Third, the bill would create a variation on the streamlined notification process for breaches concerning login credentials of an email account that is furnished by the business. For these businesses (i.e., email service providers) the business must provide notice by the traditional method required under the current notification requirements (i.e., non-streamlined) or “by clear and conspicuous notice delivered to the resident online when the resident is connected to the online account from an Internet Protocol address or online location from which the business knows the resident customarily accesses the account.”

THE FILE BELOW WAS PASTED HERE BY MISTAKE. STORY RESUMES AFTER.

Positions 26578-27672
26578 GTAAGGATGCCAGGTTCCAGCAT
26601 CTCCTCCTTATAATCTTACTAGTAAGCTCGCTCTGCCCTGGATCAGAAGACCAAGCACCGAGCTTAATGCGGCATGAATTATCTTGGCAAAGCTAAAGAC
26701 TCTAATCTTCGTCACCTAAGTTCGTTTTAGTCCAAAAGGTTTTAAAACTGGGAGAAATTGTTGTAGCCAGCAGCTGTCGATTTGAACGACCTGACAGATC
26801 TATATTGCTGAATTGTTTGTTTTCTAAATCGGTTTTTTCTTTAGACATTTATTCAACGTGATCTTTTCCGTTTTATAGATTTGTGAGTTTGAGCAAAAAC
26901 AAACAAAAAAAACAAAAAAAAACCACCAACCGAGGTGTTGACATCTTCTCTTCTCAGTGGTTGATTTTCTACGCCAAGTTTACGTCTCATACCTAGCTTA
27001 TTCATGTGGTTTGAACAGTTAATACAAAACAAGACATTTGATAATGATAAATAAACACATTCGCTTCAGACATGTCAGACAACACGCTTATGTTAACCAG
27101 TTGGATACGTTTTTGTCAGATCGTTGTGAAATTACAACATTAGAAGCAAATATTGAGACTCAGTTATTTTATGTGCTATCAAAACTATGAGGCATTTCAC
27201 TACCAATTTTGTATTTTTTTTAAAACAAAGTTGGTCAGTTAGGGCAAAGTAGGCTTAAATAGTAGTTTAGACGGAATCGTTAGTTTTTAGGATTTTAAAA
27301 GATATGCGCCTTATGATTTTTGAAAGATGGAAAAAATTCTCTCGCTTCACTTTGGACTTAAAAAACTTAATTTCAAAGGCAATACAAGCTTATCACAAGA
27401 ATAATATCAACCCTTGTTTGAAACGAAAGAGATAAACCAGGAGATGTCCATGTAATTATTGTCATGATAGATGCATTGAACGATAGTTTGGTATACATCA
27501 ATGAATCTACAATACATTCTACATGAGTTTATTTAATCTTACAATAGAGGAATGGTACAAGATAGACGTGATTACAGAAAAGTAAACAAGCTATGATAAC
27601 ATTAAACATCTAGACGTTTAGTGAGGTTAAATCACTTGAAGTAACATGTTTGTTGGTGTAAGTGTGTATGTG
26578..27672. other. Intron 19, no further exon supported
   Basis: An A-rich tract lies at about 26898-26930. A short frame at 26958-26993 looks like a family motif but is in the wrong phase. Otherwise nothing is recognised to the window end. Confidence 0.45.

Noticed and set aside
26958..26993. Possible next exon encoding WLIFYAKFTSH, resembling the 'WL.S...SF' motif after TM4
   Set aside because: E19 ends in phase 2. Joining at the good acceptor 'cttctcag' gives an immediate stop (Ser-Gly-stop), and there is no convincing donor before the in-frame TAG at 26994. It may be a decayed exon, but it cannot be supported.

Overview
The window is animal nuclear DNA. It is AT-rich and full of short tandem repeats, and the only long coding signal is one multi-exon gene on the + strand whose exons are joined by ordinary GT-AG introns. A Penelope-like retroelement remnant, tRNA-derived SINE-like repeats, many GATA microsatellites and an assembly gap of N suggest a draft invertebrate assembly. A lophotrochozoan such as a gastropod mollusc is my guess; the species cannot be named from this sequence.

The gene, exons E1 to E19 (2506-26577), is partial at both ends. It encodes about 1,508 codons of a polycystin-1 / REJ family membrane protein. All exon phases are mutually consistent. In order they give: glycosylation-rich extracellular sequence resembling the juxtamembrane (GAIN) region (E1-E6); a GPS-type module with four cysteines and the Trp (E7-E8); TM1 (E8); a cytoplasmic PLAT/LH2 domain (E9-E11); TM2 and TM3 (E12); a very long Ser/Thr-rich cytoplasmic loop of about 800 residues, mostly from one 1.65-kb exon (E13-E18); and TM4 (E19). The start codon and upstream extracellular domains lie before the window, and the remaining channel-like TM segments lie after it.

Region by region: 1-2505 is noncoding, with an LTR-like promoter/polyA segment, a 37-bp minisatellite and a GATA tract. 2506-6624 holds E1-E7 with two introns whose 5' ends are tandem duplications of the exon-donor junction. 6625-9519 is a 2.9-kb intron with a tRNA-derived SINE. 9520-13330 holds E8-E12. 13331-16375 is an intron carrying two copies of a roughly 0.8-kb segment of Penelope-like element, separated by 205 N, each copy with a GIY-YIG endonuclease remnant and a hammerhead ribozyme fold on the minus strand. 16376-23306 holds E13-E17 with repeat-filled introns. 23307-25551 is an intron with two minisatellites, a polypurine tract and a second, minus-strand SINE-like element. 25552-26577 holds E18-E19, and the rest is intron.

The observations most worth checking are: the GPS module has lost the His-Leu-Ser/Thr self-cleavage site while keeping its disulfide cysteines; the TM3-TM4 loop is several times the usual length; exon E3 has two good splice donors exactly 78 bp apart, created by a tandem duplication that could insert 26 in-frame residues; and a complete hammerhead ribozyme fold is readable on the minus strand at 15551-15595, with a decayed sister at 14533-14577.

Certainly, with the occurrence of data breaches on the rise, and while usernames/email addresses and passwords are commonly collected by companies with an eCommerce or social network presence, the additional category of personal information introduced by SB-46 will have a compounding effect on companies’ notification obligations. Companies, going forward, would be wise to put together a strategy to treat usernames/emails in combination with passwords (or security questions/answers) just as they would a person’s name in combination of a social security number under their existing information security policies.